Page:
In April 1985 Mrs Thatcher visited Saudi Arabia on her way back from a tour of south-east Asia, a stopover that helped clinch the controversial Al-Yamamah contract for Fylde -built Tornado aircraft.
The Saudis had been leaning towards buying fighter jets from the French, but Mrs Thatcher lobbied hard on behalf of British industry and undertook a series of negotiations with the Saudi royal family to press the deal home.
Files released by the National Archives in London, reveal the delicate tightrope the prime minister had to walk.
She was invited by Prince Bandar to meet King Fahd in Riyadh, a trip supported by then-defence secretary Michael Heseltine to clinch a deal for Tornado jets.
Sounding out the invitation behind closed doors, Mr Heseltine’s private secretary, Richard Mottram wrote to Mrs Thatcher’s foreign policy adviser, Charles Powell: “It seems unlikely that Prince Bandar would seek to engineer such a meeting unless something positive was likely to come out of it: otherwise he runs the obvious risk of embarrassing both the prime minister and King Fahd.”
A confidential document on the meeting outlined “tactical arguments” to win the deal to to buy Tornado and Hawk training aircraft”, including the Tornado’s favourable price against the F15, its superiority in an offensive/tactical support role and that prices could not be held indefinitely.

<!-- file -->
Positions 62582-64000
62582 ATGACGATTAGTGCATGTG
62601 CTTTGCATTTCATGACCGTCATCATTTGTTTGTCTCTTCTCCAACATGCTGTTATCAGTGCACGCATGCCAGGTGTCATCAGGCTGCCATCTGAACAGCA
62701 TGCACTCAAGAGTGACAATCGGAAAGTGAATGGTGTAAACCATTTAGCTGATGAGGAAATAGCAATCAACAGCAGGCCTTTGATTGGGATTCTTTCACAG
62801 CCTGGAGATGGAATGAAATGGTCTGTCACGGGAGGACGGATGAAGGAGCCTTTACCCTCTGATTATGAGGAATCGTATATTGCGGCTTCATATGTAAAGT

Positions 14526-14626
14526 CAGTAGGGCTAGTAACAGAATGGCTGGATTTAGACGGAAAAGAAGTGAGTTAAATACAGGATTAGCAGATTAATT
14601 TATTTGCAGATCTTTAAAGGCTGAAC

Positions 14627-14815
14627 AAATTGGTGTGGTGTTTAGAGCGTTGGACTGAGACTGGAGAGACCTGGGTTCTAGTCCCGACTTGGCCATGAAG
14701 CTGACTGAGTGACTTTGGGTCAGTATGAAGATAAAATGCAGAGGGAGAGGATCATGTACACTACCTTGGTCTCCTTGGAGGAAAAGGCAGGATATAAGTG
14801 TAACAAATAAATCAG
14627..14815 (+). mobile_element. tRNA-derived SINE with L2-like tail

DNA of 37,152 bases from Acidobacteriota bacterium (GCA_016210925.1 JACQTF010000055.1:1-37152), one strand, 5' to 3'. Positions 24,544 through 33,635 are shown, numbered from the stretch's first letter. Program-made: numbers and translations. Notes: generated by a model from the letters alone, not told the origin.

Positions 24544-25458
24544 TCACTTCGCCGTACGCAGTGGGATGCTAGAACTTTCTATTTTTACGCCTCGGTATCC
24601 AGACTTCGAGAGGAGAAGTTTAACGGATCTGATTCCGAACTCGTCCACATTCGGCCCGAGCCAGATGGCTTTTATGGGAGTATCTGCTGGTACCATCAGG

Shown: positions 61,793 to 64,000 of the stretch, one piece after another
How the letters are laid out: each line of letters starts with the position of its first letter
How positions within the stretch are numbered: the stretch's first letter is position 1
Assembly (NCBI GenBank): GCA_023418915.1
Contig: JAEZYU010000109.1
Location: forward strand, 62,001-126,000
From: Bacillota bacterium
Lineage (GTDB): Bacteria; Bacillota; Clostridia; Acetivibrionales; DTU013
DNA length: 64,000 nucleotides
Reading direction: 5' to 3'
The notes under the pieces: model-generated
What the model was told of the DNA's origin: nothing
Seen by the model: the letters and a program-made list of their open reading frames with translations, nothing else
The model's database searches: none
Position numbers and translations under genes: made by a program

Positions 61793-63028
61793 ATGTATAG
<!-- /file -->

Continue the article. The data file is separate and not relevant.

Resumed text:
Another briefing note urged caution over how Mrs Thatcher should bring up discussions.
It said: “I feel bound to advise that she should aim to give the king himself the opportunity to raise the matter first, and that it would not be in our interests to appear to pressure the Saudis unduly at this point.”
An official record of the meeting between Mrs Thatcher and King Fahd on April 14 1985 made no mention of discussions over Tornados or an arms deal. But, that September an agreement in principle was signed to supply Tornado, and Hawk to Saudi Arabia.
The deal was later investigated by the Serious Fraud Office due to allegations of illegal payments made to go- betweens but the action was dropped. However, the US Department of Justice launched a probe and in 2010 BAE Systems agreed to pay $400m.